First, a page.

During the survey a good deal of time has been devoted to what has been done with regard to political development in the Colonies. One sympathises with anyone who tries to develop political organisation and political consciousness. We appreciate that it is worth while and of importance, but at one stage in his speech the Minister himself referred to the fact that social and economic problems were more fundamental than political problems. Again, a fair amount of time was devoted to another very commendable development which is taking place—the wide range of educational work which is being carried out, and carried out, as far as my information goes, with sincerity and realism. I think the Minister himself would be far from satisfied with what has been achieved and would admit that much more has still to be done, but underlying both political and economic questions is the standard of living of the ordinary men and women in the Colonies. As I see it that is the big tragedy of the Colonies. The hon. Member for Eddisbury referred to one of the Colonies as being exceedingly wealthy. There may have been wealthy people there, but throughout the Colonies the bulk of the native populations arc victims of abject poverty, ignorance, disease and malnutrition with consequent weakness and incapacity to work on the necessary scale. All these things hang on the undernourishment and poverty of the native populations.

While the Minister acknowledged that fact, I listened very carefully for any hint that there was, so to speak, a direct frontal attack on this problem of poverty, and unless I missed something that was very important the only hint we had was the suggestion that some efforts would be made to improve the selling agencies, so that a more reliable and worth-while return for the sale of their products would be secured to the native producers. That not nearly enough. Let me take our own experience in this country as an illustration of the factors which have gone to raise the standard of living of the mass of the people. This is not primarily due to politics or education, except that education which is born of bitter experience. Trade unionism in this country, on the one hand, as a defence of the workers and a means to secure standards of living and to implement rates of remuneration, and on the other the cooperative movement, which has secured some control over the cost of living, are two organisations which are the products of the genius of the British people in tackling human problems in a human way. I think everyone will agree that every economist who writes on the last century pays tribute to the fact that these two organisations have done more than anything else to raise the standard of living of the people of this country. I am convinced that if they were applied in the Colonies, they would have definite results, and would be in themselves the most potent educational force in building up self-help among those people.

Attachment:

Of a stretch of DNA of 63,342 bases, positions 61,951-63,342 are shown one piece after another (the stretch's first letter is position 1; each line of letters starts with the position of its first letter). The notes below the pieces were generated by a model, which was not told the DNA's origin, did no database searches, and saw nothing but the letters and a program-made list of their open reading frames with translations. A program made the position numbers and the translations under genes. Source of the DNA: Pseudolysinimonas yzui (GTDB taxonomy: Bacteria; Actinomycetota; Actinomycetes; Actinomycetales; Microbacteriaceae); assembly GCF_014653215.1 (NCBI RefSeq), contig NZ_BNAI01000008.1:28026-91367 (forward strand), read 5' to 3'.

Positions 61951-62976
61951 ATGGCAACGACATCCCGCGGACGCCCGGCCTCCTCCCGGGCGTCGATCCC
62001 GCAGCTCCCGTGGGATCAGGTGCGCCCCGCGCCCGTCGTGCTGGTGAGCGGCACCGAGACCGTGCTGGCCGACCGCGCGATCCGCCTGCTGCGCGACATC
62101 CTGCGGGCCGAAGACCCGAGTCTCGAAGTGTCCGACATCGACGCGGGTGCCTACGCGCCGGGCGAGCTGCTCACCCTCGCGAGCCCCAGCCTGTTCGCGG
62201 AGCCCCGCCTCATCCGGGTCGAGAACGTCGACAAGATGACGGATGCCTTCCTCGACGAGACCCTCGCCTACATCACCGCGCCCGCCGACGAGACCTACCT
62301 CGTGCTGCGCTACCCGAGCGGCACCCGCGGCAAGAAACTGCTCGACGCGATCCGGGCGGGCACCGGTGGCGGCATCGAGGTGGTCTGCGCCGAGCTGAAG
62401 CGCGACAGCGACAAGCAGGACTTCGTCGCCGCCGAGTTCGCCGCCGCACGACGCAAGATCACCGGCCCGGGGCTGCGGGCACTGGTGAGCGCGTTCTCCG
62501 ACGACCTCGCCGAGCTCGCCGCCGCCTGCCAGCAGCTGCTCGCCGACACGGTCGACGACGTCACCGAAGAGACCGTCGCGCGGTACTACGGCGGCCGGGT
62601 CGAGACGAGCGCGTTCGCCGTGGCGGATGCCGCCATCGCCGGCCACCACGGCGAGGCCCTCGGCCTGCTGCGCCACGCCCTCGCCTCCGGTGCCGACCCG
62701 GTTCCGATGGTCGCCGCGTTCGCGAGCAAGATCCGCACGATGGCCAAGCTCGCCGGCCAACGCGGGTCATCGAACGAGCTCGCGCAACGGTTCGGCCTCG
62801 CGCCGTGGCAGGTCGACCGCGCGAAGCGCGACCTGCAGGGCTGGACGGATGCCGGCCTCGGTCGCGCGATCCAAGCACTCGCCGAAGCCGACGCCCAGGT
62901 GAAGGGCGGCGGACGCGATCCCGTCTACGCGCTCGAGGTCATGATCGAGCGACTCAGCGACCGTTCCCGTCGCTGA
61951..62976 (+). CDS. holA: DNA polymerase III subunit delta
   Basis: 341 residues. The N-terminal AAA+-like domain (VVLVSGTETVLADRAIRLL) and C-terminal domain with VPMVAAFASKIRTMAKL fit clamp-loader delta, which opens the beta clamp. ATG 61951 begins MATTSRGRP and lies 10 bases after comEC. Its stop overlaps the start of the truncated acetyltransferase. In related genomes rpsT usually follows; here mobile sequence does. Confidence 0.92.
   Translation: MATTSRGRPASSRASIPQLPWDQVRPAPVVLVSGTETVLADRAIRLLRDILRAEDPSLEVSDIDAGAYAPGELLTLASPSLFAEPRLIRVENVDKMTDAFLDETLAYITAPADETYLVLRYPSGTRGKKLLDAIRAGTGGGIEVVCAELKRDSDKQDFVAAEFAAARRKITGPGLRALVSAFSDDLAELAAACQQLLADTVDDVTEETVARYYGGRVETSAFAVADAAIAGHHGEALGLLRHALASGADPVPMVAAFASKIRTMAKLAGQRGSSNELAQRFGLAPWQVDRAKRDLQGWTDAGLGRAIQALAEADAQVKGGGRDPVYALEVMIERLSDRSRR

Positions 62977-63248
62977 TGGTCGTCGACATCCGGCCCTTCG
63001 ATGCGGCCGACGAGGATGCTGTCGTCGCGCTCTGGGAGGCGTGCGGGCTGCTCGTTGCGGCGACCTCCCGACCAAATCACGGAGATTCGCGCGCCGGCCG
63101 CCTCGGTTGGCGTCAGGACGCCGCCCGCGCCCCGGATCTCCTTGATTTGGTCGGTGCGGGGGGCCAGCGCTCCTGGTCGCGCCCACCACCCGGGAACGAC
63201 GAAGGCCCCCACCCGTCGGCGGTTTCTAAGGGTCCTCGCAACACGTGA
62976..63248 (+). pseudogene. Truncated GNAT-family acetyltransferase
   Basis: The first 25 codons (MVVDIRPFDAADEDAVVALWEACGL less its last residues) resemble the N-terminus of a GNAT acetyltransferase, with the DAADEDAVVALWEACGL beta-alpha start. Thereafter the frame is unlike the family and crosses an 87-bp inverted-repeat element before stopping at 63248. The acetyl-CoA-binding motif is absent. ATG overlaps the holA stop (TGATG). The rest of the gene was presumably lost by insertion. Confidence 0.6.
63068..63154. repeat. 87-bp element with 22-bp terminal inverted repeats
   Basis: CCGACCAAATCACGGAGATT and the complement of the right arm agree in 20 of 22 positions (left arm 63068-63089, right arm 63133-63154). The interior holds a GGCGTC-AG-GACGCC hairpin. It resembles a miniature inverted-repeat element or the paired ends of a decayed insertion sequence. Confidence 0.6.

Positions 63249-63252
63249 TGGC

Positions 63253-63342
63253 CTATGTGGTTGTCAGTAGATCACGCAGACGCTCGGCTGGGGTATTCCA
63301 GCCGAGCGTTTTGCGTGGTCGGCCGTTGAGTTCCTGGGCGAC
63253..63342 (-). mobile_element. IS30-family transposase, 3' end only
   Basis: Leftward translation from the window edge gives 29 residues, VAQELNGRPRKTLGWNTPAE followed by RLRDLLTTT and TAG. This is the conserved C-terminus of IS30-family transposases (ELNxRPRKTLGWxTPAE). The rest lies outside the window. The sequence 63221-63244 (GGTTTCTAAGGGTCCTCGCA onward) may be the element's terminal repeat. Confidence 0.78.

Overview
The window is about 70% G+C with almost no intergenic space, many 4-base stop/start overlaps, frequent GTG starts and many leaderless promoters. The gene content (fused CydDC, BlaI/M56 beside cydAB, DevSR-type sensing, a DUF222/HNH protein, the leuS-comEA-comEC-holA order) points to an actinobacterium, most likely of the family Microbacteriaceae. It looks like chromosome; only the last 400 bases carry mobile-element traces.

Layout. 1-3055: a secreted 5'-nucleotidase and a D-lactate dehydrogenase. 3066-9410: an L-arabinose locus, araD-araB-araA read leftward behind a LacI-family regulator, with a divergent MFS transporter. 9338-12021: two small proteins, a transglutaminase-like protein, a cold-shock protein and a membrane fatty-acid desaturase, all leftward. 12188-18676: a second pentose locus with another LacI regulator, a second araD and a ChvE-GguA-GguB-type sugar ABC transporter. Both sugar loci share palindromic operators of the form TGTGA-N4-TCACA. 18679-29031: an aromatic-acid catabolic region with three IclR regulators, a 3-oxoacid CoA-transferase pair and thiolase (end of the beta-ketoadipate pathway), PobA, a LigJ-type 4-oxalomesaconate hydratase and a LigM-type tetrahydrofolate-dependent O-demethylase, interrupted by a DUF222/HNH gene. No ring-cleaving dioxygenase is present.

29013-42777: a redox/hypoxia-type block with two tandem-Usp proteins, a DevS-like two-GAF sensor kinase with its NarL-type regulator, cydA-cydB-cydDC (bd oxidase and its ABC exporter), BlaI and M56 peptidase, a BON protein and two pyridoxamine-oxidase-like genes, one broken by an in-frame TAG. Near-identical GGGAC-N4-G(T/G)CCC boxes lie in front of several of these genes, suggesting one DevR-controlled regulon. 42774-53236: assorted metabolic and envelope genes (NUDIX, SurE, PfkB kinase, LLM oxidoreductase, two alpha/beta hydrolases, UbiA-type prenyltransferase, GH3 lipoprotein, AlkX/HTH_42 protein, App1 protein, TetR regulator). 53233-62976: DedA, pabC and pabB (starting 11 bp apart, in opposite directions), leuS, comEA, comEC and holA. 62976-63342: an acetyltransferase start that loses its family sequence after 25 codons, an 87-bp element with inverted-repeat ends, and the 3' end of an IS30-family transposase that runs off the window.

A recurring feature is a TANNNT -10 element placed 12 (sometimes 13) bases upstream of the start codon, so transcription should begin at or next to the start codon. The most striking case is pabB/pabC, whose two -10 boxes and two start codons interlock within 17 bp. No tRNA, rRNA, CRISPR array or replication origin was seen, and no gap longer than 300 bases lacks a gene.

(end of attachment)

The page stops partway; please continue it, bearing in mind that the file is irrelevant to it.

I am not suggesting that there should he any stereotyped application of these principles. They must start with fundamental organisation, to raise the standards of cleanliness and sanitation, and where there is now little or no medical service they could provide it, but the very centre of the Colonial Office should be an organisation with the responsibility to advance in every way, every development of self-help and collective community organisation, so that the people themselves could bear the responsibility of raising their standard of living.

Much valuable work has been done by other organisations, especially in research, and those organisations could be built round those I have mentioned. The result of the research would thus be made available to the people on the spot. They could develop whatever latent and potential abilities there were in the area in which they lived. That would not involve more exploitation, for if the organisation of the nation was such that their increased knowledge, greater skill and utilisation of modern machinery was adequate, their standard of living would be raised and their purchasing power increased. That, more than anything else, would guarantee the unity and cement the fellowship of the peoples of the British Empire.